Spiritual Heritage of the Middle East

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When we look to the spiritual heritage of the Middle East today, we mostly think of Islam. Though there is a strong Christian presence in some countries, the dominating religion of the Middle East is Islam by far. One of the most well known and renowned spiritual leaders of this region is Muhammad, the man who changed the religious face of the Middle East. But what is less known is that the Middle East has a rich Christian heritage as well that goes back to the early Church. Around 300 AD the spiritual climate of the Church was beginning to change.

The Church was no longer a rejected sect of Judaism like in the days of the first disciples. Nor was it under intense persecution from the Roman government. For the first time in Church history Christianity was actually the religion of the government. Emperor Constantine legalized Christianity in 113 AD and changed the expression of Christianity in the Middle East and South Eastern Europe. But for some, this change was not actually a positive one. Before the Church was refined in the fires of persecution, you risked your life by choosing Jesus. Now Christianity was the religion of the ruling powers and if you wanted to be in power you needed to be “Christian”. The once pure Church was now corrupted from the inside. This change in the structure of the Church led men and women into desert spirituality.

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“The words flee, be silent, and pray summarize the spirituality of the desert. They indicate the three ways of preventing the world from shaping us in its image and are thus the three ways to life in the Spirit.

— Henri Nouwen

The people who fled to the desert were fleeing from the comfort of false Christianity. They learned from the early Church that in order to grow spiritually you had to suffer to some measure physically- putting to death the flesh, so to speak, that the spirit may soar. Those who went first later became the spiritual fathers and mothers of those who followed. Soon there were “cities” raised in the wilderness places around Egypt and Syria of devoted Christian colonies which would later become monasteries. The wisdom of these forerunners is recorded in books that we benefit from to this day.

Though the Middle East is currently under the mask of Islam the truth is its roots are deeply found in Christ. The spiritual wells that were dug by the disciples, the early Church and the monastics are springing open today in places across the Middle East. We have hope that the love of Jesus will be known in the Middle East and lives will be changed by His presence.


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We believe the Scriptures, both the Old and New Testaments, are inspired by God and are the revelation of God to man, the infallible, authoritative rule of faith and conduct. (2 Timothy 3:15-17, 1 Peter 1:21)

We believe that there is one God, eternally existent who has revealed Himself as embodying the principles of relationship and association as Father, Son and Holy Spirit. (Deuteronomy 6:4, Luke 3:22)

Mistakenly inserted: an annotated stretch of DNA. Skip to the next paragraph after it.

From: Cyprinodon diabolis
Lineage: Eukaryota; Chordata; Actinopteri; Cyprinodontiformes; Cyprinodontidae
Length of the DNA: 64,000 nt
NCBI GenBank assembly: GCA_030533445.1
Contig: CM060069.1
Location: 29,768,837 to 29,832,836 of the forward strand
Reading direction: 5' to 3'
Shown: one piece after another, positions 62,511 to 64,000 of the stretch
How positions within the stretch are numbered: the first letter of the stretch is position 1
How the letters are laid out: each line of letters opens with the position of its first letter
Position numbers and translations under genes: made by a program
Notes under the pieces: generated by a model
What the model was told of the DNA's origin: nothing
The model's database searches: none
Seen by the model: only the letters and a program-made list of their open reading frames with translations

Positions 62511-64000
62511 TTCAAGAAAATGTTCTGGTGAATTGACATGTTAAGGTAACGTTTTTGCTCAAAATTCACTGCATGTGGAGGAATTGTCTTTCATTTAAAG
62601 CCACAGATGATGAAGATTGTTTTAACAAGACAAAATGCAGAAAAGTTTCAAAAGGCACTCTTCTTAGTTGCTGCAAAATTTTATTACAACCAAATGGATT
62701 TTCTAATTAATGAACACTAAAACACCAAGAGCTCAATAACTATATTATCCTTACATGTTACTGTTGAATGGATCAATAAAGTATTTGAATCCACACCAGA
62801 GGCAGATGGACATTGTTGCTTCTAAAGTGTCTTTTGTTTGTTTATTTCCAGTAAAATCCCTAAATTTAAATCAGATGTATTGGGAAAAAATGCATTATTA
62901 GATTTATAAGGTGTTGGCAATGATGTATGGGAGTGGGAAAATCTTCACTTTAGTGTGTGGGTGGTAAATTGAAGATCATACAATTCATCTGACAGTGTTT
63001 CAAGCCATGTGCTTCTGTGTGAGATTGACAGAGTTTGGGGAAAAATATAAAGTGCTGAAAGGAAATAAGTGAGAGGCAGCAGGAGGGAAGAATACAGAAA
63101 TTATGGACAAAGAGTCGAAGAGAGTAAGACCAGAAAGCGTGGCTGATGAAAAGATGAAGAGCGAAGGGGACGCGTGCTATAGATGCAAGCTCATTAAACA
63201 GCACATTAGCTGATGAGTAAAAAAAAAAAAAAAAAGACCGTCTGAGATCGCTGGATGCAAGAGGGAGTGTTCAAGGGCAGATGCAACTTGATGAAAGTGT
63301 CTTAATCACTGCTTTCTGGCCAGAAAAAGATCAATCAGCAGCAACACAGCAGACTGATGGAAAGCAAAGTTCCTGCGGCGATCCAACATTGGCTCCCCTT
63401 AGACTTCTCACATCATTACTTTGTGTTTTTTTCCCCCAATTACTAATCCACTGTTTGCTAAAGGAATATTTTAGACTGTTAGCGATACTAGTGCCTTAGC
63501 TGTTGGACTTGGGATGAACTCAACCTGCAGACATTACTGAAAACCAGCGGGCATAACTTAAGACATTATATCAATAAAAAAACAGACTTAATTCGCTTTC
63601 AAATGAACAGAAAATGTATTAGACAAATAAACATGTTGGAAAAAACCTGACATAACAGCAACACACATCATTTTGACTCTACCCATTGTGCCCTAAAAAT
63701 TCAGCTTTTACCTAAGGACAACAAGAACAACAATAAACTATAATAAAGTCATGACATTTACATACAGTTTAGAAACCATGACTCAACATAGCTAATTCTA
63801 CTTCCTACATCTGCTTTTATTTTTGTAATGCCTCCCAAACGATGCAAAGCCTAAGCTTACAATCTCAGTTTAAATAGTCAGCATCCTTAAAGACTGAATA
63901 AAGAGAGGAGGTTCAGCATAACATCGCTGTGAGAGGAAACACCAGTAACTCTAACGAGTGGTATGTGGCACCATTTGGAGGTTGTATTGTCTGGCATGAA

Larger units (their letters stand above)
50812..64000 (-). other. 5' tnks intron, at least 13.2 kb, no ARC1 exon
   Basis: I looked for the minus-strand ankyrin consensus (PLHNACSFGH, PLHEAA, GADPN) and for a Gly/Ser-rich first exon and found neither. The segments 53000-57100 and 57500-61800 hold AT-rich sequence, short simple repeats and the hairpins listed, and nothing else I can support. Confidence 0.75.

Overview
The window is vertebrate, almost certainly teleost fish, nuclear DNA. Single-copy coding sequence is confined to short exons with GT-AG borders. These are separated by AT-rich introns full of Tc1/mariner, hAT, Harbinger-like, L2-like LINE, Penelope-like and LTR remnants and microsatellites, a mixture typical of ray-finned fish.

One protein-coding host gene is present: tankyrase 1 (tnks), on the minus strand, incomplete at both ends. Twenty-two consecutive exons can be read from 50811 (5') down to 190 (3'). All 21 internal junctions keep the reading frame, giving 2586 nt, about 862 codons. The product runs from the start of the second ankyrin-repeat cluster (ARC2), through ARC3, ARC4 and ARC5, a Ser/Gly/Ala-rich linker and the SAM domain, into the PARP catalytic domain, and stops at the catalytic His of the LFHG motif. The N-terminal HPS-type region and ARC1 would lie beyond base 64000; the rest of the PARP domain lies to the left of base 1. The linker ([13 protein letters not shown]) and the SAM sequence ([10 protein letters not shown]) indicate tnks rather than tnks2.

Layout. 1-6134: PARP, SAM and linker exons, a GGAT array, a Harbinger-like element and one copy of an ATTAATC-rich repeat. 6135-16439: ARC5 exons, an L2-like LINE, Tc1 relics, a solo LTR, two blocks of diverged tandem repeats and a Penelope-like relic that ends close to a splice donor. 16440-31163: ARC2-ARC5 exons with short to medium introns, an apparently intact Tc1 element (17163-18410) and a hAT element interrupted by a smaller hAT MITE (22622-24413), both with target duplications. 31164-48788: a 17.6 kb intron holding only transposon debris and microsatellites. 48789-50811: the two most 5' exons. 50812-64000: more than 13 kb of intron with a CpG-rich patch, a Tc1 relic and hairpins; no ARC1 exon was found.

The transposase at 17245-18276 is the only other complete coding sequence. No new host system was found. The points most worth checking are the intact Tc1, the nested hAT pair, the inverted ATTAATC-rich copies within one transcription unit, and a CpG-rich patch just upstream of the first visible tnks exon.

We believe in the deity of our Lord Jesus Christ, in His virgin birth, in His sinless life, in His miracles, in His atoning death through His shed blood, in His bodily resurrection, in His ascension to the right hand of the Father where He intercedes for us, in His present rule as Head of the Church, and in His personal return in power and glory. (Matthew 1:23, Luke 1:31)

We believe in the creation of mankind in God’s image, and the fall of man, resulting in universal guilt and total depravity; and the necessity, therefore, of redemption and restoration; that all men and women are lost spiritually and face the judgment of God, that Jesus Christ is the only way of salvation, and that repentance of sin and faith in Jesus Christ is necessary for regeneration by the Holy Spirit. (Genesis 1:26-27, Genesis 2:17)

We believe salvation is received through repentance toward God and faith toward the Lord Jesus Christ. By the washing of regeneration and renewing of the Holy Spirit, being justified by grace through faith, man becomes an heir of God, according to the hope of eternal life. (Luke 24:47, John 3:3)

We believe in the resurrection of both the saved and the lost; the saved unto the resurrection of eternal life in the presence of our Lord, and the lost unto the resurrection of damnation and eternal punishment. (Matthew 25:46, Mark 9:43-48)

We believe in the spiritual unity of believers in our Lord Jesus Christ and that all true believers are members of His body, the Church, which has the duty to preach the Gospel to every person. (Ephesians 1:22-23, Ephesians 2:22)

We believe that we must dedicate ourselves to prayer, to the service of our Lord, to His authority over our lives, and to the ministry of teaching, preaching, the prophetic, the apostolic, and evangelism. (Ephesians 4:11-13)

We believe in upholding the ordinances of the church of water baptism and holy communion.

The ordinance of baptism by immersion is commanded by the Scriptures. All who repent and believe in Christ as Savior and Lord are to be baptized. Thus, they declare to the world that they have died with Christ and that they also have been raised with Him to walk in newness of life. (Matthew 28:19, Mark 16:16, Acts 10:47,48, Romans 6:4)

The Lord’s Supper, consisting of the elements—bread and the fruit of the vine—, is the symbol expressing our sharing the divine nature of our Lord Jesus Christ (2 Peter 1:4), a memorial of His suffering and death (1 Corinthians 11:26), and a prophecy of His second coming (1 Corinthians 11:26), and is enjoined on all believers “till He comes!”